Nahupo: cleaner environment through wastewater management
Nahupo is a typical medium-size village of 340 people in the Nanning region of Southern China. It has one major concern: wastewater. Nahupo does not have a reliable sewage system for village wastewater, and dirty water easily overflows onto the streets and natural areas. Discarding trash, fertilizers, and animal feed into ponds and other water sources is a common custom that has added to this problem. Wastewater issues are becoming a serious health hazard in Nahupo.
Nahupo was selected as a site for one of the three pilot projects because the village residents are committed to investing their own time and money into building and maintaining the chosen technical solution. It was decided that the best way to tackle Nahupo’s wastewater issue is to build a natural, low-maintenance treatment solution.
Constructing a low-maintenance solution
Together with the villagers, the project team will construct new septic tanks, some 2 000 metres of sewage piping, and 400 m2 of wetland. In essence, wastewater from both human and animal sources will be collected through the piping and run through the septic tank and wetland before it is released back into nature – also improving the water quality of a fish pond where local fish such as tilapia and carp are bred. Reeds will be planted in the wetland to ensure a natural and easy way to keep Nahupo’s streets clean of wastewater. “Nature will do the cleaning, and the reeds will self-renew. The only maintenance required will be routine checking of steady flow through piping, and occasional replanting of the reeds,” says Johnny Zhou, Stora Enso’s Sustainability Manager for the Nanning region. Easy maintenance is key because Nahupo residents will be the ones taking care of their new sewage system after the project is finished.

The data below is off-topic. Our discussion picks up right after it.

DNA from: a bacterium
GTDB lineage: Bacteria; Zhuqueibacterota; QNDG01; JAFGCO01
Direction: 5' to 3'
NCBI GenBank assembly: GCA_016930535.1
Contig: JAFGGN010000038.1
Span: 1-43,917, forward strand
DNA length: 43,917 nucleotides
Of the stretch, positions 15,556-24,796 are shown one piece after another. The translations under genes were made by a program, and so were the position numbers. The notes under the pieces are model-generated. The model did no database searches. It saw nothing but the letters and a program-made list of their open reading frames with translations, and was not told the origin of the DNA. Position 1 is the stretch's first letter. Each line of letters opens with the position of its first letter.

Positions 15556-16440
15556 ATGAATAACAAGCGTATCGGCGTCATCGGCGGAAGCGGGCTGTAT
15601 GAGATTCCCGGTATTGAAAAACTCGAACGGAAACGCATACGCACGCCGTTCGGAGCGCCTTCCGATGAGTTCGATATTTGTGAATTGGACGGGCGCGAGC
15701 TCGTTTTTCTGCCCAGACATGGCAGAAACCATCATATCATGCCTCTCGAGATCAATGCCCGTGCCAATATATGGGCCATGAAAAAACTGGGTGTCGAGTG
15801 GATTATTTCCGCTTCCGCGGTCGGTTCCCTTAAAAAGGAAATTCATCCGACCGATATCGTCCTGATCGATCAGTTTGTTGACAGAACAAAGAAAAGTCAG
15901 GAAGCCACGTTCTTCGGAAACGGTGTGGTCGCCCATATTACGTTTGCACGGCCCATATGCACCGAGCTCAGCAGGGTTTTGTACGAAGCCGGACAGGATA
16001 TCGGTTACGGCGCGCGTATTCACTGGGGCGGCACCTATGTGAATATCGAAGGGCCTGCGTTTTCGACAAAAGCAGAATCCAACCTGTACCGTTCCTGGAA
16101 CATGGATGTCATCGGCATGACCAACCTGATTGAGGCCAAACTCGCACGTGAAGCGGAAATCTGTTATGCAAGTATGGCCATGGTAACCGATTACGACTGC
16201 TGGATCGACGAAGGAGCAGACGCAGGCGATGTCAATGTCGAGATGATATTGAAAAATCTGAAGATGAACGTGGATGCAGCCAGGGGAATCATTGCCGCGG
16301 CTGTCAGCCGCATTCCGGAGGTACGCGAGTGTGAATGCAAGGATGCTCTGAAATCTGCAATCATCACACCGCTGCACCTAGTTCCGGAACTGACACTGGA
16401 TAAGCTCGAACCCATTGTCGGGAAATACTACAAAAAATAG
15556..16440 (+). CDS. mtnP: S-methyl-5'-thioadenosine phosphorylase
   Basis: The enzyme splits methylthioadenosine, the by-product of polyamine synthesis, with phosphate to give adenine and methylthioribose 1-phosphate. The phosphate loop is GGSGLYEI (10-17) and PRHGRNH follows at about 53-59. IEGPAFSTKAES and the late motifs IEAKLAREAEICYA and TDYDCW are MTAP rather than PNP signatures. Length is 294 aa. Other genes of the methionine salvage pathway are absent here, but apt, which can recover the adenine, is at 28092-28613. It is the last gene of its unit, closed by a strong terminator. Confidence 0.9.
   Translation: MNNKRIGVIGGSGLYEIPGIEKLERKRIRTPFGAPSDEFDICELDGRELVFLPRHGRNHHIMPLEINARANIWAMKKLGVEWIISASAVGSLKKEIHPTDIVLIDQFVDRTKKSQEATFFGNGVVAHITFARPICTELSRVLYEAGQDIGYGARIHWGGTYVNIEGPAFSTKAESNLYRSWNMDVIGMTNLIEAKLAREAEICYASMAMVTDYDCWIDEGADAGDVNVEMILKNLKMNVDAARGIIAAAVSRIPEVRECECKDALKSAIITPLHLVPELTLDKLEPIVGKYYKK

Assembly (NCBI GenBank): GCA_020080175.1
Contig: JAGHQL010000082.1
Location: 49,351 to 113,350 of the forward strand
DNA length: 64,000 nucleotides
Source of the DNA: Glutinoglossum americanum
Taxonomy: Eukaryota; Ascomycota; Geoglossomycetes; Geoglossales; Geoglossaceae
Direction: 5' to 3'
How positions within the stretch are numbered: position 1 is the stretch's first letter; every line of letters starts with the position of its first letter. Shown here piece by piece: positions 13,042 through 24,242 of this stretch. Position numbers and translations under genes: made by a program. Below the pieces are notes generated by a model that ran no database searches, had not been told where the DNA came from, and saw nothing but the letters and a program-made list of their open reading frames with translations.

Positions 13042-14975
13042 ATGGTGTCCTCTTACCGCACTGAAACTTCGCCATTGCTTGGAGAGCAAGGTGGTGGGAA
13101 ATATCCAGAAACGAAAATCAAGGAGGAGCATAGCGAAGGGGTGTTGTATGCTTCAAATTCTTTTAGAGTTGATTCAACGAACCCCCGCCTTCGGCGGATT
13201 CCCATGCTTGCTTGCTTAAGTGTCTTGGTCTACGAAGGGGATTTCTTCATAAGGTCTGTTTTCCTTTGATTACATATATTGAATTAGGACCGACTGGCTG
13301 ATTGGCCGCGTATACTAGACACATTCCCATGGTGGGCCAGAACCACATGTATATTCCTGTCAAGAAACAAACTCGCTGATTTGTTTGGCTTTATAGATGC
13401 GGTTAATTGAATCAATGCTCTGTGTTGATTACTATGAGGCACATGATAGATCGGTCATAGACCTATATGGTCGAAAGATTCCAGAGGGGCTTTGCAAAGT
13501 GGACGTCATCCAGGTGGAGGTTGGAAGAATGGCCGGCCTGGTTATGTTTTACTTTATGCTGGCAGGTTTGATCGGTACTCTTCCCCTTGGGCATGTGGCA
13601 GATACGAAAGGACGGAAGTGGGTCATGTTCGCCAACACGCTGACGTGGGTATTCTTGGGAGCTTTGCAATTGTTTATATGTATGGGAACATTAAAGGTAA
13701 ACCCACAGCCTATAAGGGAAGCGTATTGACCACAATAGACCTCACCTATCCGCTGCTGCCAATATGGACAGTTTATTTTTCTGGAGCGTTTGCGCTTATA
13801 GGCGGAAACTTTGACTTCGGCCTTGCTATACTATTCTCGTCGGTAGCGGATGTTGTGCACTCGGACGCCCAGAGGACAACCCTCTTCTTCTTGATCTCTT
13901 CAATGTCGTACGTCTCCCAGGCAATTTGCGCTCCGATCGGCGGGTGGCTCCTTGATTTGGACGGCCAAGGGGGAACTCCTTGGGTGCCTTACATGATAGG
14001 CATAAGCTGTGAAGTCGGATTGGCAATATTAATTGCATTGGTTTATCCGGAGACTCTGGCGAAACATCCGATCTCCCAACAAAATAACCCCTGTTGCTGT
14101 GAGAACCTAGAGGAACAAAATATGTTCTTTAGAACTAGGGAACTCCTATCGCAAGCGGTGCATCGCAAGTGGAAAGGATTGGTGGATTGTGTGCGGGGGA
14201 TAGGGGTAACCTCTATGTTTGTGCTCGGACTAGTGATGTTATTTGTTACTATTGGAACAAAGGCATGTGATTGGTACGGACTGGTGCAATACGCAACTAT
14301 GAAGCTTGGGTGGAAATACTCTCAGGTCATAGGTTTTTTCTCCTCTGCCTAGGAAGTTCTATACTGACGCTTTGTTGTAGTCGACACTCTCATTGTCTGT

Better standard of living through sanitation
One dramatic change will be the reclaiming of private toilets and showers in village homes. Private toilets were built as part of an earlier project but they are not connected to a septic tank or proper sewage system. As a result, Nahupo residents have had to choose to either use a large public latrine that is a long walk away for many or go to the bathroom in their home and have the wastewater flow onto the street. The project will enable villagers to connect to a functioning wastewater treatment system once it is installed, and allow people to use the bathroom in their own home. Stora Enso and Kemira are now part of Nahupo’s vision of long-term sustainability, which is also the objective of government policies in Guangxi and the national environmental agenda in China. The villagers are proud to move forward with plans to provide clean water for local needs. In addition, as wastewater will no longer spoil the view, new ideas for economic development are coming to life. Attracting tourists looking for a glimpse into rural life is one of them. Our blog will follow this story as Nahupo begins its journey towards a cleaner environment. Please follow the tag “Nahupo.”